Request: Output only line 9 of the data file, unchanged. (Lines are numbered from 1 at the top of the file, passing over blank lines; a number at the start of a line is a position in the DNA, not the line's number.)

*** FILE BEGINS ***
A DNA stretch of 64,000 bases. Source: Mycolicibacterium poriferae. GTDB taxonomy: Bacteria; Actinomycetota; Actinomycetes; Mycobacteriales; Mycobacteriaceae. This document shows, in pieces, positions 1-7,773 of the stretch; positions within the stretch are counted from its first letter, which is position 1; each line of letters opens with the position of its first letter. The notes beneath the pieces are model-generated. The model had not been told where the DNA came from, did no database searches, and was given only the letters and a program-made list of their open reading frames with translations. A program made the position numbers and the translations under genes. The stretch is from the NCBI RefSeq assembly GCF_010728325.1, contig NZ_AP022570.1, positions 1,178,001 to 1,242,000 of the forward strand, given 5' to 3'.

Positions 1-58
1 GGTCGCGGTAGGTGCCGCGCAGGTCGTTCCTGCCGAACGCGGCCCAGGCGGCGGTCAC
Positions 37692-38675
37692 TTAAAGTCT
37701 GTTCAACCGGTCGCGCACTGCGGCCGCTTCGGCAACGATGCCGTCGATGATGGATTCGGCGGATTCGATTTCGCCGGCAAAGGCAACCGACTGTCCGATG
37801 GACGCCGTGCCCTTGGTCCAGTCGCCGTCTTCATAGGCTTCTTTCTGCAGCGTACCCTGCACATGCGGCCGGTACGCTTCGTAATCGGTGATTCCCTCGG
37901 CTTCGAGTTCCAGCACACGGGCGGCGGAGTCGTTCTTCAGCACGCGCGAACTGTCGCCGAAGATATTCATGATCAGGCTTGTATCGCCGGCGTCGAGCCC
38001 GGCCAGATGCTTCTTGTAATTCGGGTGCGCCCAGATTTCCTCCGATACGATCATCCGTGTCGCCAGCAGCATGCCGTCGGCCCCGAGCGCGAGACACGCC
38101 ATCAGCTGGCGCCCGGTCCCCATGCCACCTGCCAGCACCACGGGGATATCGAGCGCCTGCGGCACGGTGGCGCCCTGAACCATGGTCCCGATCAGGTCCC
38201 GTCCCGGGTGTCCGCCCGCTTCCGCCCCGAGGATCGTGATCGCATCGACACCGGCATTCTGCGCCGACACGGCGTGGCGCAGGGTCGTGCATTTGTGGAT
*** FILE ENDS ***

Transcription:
38001 GGCCAGATGCTTCTTGTAATTCGGGTGCGCCCAGATTTCCTCCGATACGATCATCCGTGTCGCCAGCAGCATGCCGTCGGCCCCGAGCGCGAGACACGCC